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 Compiled by Rose Maramba

Arroz con leche, literally rice with milk, is Spain’s own rice pudding. Spanish folk have it for dessert. But really, it could fill in for light dinner especially if it comes with additional garnishings. Because in Spain it is usually served hot, it’s great in cool-to-cold weather.

Arroz con leche with cinnamon and lemon peel

Legend has it that the dish originated with the Moors from North Africa. No surprise there: those nomadic Muslim people of Maghrebi Berber descent were in Spain from their conquest of Visigothic Christian Hispania in 711 AD to 1492 when they were finally driven out by the Catholic Monarchs Isabella and Ferdinand. That’s 781 intervening years!

There could very well be more than a grain of truth to the legend. After nearly a millennium of interacting, moros y cristianos could not possibly not have influenced each other to a considerable extent. But for those who may not know much about Spanish history, despite the interminable years there was never a central Moorish government in Spain, just scattered caliphates the most extensive and important of which was the Caliphate of Cordoba.

That being said, Luis Benavides Barajas tells us that “without the important influence of the Moors throughout Spain, we would not be cooking and eating much of the Spanish food that is considered to be so typical of the country today.”

Benavides is the prodigious author of The Alhambra Under the Half Moon, History and Cuisine from the XIII to the XV Century ;  El Valle de la Alegría, al Sur de Granada, la Cocina y su Historia ; Los Nazaries, la Cocina y su Historia, and many other books on gastronomy.

Rice with cinnamon is a traditional Arabic mix; the Moors brought it with them to Hispania-turned al-Andalus. It gave rise to what we now know as Spain’s creamy arroz con leche which had then been introduced to Philip II’s empire where “the sun never set.” Thus you have arroz con leche in Latin America and in the faraway Philippines (arroz con leche with chocolate whose name, champorado, is derived from the Mexican champurado).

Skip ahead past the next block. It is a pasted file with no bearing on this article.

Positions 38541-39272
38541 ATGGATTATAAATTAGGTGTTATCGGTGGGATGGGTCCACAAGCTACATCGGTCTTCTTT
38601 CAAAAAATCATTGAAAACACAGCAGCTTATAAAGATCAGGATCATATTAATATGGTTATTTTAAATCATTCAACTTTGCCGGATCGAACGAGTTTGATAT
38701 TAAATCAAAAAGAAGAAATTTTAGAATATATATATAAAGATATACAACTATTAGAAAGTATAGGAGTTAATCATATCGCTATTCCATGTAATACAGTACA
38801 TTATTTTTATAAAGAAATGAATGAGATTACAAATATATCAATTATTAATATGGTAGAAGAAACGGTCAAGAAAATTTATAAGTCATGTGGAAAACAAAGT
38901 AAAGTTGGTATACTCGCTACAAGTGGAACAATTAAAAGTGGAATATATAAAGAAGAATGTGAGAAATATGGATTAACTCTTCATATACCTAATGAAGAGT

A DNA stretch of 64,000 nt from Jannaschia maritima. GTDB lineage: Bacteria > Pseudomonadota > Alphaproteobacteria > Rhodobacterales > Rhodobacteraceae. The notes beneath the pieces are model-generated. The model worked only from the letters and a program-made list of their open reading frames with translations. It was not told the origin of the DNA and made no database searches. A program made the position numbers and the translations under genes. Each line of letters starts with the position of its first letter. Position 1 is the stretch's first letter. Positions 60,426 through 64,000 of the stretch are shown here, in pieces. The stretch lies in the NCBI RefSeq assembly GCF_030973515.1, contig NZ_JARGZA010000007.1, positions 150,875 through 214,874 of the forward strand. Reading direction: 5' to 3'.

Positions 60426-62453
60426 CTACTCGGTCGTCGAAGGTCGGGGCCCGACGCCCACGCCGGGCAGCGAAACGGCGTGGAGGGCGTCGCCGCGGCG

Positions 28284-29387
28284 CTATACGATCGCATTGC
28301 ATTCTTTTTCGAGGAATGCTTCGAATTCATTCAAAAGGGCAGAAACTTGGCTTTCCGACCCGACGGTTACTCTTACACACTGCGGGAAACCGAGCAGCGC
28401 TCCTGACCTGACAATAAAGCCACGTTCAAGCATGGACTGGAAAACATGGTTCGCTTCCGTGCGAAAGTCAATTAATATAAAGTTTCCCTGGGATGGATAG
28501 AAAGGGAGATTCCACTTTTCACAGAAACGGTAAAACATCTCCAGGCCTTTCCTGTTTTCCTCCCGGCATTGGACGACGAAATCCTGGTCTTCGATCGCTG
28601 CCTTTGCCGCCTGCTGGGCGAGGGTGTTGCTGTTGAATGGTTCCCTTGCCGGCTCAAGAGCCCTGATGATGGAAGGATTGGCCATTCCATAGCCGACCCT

The pudding with caramel and grated coconut typical of Colombia’s

The very word arroz comes from al-ruzz, the Arabic word for rice.

The arroz con leche made in the northern Spanish region of Asturias deserves a special mention: after sugar is sprinkled, the pudding is heated to obtain a caramelized crunchy top. (They do this too in Portugal.)

Here’s the recipe.

Enjoy! Ask your friends to come join you and while you’re feasting on it you might want to ponder how two clashing cultures could have produced such a simple comfort dish! There’s still hope for this old weary world!

Cold autumn night: Cathedral with the stunning Giralda Bell Tower in Seville, the heart of al-Andalus, built by the Moors as a mosque between 1184 and 1198 and converted into Cathedral in 1248 during the Christian Reconquista



Featured image/Demi via Flickr, CC BY2.0
Arroz con leche with cinnamon and lemon peel/Slastic, CC BY2.0
Colombian arroz con leche/Cuponeando, CC BY-ND2.0
Seville Cathedral/Jude Lee, CC BY2.0